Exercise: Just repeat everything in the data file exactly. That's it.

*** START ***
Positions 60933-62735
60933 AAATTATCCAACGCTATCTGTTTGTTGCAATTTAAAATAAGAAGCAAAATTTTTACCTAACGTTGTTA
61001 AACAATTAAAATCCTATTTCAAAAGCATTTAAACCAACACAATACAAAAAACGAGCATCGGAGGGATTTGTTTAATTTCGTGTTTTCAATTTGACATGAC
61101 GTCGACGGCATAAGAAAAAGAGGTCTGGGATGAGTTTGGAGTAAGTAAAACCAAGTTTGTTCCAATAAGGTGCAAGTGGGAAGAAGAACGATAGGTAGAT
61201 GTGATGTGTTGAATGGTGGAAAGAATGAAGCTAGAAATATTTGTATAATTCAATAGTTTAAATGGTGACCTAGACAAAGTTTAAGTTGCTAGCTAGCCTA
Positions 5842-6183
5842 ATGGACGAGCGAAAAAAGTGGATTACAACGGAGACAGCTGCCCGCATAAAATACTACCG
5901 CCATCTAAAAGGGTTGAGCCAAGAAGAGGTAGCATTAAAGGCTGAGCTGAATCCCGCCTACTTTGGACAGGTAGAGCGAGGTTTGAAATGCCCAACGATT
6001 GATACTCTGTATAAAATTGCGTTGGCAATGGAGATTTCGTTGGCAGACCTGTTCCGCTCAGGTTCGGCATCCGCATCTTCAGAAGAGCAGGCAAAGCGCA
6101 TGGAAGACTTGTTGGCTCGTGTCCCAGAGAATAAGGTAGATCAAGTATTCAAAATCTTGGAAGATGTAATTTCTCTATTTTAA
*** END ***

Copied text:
Positions 60933-62735
60933 AAATTATCCAACGCTATCTGTTTGTTGCAATTTAAAATAAGAAGCAAAATTTTTACCTAACGTTGTTA
61001 AACAATTAAAATCCTATTTCAAAAGCATTTAAACCAACACAATACAAAAAACGAGCATCGGAGGGATTTGTTTAATTTCGTGTTTTCAATTTGACATGAC
61101 GTCGACGGCATAAGAAAAAGAGGTCTGGGATGAGTTTGGAGTAAGTAAAACCAAGTTTGTTCCAATAAGGTGCAAGTGGGAAGAAGAACGATAGGTAGAT
61201 GTGATGTGTTGAATGGTGGAAAGAATGAAGCTAGAAATATTTGTATAATTCAATAGTTTAAATGGTGACCTAGACAAAGTTTAAGTTGCTAGCTAGCCTA
Positions 5842-6183
5842 ATGGACGAGCGAAAAAAGTGGATTACAACGGAGACAGCTGCCCGCATAAAATACTACCG
5901 CCATCTAAAAGGGTTGAGCCAAGAAGAGGTAGCATTAAAGGCTGAGCTGAATCCCGCCTACTTTGGACAGGTAGAGCGAGGTTTGAAATGCCCAACGATT
6001 GATACTCTGTATAAAATTGCGTTGGCAATGGAGATTTCGTTGGCAGACCTGTTCCGCTCAGGTTCGGCATCCGCATCTTCAGAAGAGCAGGCAAAGCGCA
6101 TGGAAGACTTGTTGGCTCGTGTCCCAGAGAATAAGGTAGATCAAGTATTCAAAATCTTGGAAGATGTAATTTCTCTATTTTAA